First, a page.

You're aiming to get into ketosis because this is where all of the benefits are at. You'll start to feel more energized, clear-headed, your blood sugar will stabilize and if your goal is to lose weight you can do that too!
Why Is Keto Better for Our Bodies?
By restricting yourself to just low-carb and not increasing your fat intake your body can't reach a state of ketosis. So, you're putting your body in a state of starvation without replacing the fuel unless you're upping your protein intake. If you are eating more protein then you're feeding your body glucose via gluconeogenesis, but you'll likely feel like crap.
Your body is trying to find a way to run itself, but without eating fat for the body to use ketones for energy it will start eating your muscles if your protein intake isn't super high. Also, you'll likely feel like complete crap. Headaches, blood sugar inconsistencies, cravings for everything, water retention, and so much else. You'll have keto flu for a long time in this state.
By upping your fat intake you're helping your body to get into a state of ketosis. It will be able to swap over to ketones for fuel more easily than if you were low-carb.
Being in ketosis has so many benefits that unlock once you're efficiently using ketones for fuel. You'll have consistent energy, clear thinking, balanced blood sugar, weight management, hormone balancing, and many other things.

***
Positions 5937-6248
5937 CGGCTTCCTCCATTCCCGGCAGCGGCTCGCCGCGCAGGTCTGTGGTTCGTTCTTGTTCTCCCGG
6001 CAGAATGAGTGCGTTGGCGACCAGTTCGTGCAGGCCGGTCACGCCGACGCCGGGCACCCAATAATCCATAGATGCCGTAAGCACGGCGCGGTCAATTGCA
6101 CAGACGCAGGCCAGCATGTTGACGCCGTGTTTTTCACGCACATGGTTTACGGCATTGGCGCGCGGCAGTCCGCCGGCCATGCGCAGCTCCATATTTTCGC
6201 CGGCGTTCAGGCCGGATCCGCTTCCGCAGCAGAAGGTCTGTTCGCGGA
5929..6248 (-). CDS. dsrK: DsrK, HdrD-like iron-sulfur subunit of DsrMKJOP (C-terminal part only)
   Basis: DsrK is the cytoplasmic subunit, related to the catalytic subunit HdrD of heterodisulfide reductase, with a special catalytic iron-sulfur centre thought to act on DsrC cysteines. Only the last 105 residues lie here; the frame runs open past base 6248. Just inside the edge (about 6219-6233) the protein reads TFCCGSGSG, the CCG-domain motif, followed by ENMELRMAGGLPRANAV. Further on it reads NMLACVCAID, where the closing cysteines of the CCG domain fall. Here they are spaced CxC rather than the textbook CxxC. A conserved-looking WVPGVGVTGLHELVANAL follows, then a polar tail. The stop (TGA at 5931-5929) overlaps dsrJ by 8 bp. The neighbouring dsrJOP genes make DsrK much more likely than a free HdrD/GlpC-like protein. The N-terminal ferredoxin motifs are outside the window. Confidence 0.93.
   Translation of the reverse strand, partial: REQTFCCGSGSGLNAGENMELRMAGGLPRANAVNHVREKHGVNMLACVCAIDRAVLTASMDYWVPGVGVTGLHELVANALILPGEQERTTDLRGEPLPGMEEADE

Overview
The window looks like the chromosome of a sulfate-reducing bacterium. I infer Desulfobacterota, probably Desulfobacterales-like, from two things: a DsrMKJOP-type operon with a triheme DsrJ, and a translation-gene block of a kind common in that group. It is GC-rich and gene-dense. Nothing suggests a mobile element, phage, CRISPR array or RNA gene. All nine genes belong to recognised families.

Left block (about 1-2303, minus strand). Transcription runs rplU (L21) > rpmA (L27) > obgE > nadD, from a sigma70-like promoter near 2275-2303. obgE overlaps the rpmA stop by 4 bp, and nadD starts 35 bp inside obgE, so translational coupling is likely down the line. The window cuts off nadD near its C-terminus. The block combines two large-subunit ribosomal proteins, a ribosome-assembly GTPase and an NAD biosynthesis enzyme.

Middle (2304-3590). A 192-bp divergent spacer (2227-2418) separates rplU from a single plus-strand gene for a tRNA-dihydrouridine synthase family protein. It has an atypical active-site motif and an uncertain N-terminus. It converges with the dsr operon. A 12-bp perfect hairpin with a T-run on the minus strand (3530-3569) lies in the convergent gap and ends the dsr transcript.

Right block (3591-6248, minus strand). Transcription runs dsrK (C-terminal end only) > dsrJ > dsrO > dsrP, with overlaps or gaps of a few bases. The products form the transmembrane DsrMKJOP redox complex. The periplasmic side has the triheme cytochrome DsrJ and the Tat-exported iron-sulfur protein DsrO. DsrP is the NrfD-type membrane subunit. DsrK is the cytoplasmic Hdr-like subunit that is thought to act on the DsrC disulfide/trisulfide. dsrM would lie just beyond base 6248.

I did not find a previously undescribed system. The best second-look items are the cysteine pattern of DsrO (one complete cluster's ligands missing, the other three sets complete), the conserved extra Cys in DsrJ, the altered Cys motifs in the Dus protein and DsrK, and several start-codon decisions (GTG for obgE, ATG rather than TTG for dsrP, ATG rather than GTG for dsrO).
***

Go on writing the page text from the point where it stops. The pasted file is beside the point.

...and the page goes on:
How to Transition From Low-Carb to Keto?
Since there is a difference between low-carb and keto, a lot of times people that eat low-carb will find their way over to eating more keto. They hear stories about the energy spikes and clear thinking and just overall feeling like a super person and it gets intriguing. So much so that they start researching keto and realize that all they have to do is increase their fat intake to replace their carb decrease.
Don't forget to figure out your macros here: Keto Diet App's KetoDiet Buddy
It will help you understand just exactly how much you need to eat on a daily basis. Once you know how much fat, protein, and carbs you need to eat you can create your meal plan for the week or however long you need.
The Gist of This…
Low-Carb is decreasing your carb intake either really low or lower in comparison to everything else. Likely, you're restricting your calories too low. And, it's super unsustainable.
By going keto, you're eliminating all the hard work you'll have to put in to even be happy with your diet choice. Eventually, your hunger will be controllable, you won't get hangry, you'll be able to have consistent energy, wake up refreshed and overall feel great.
Can you achieve this some other way? I'm sure, but I know that, personally, keto is the way for me. Give it a shot and I'm sure after you're over the keto flu you'll figure out quick that keto is for you too!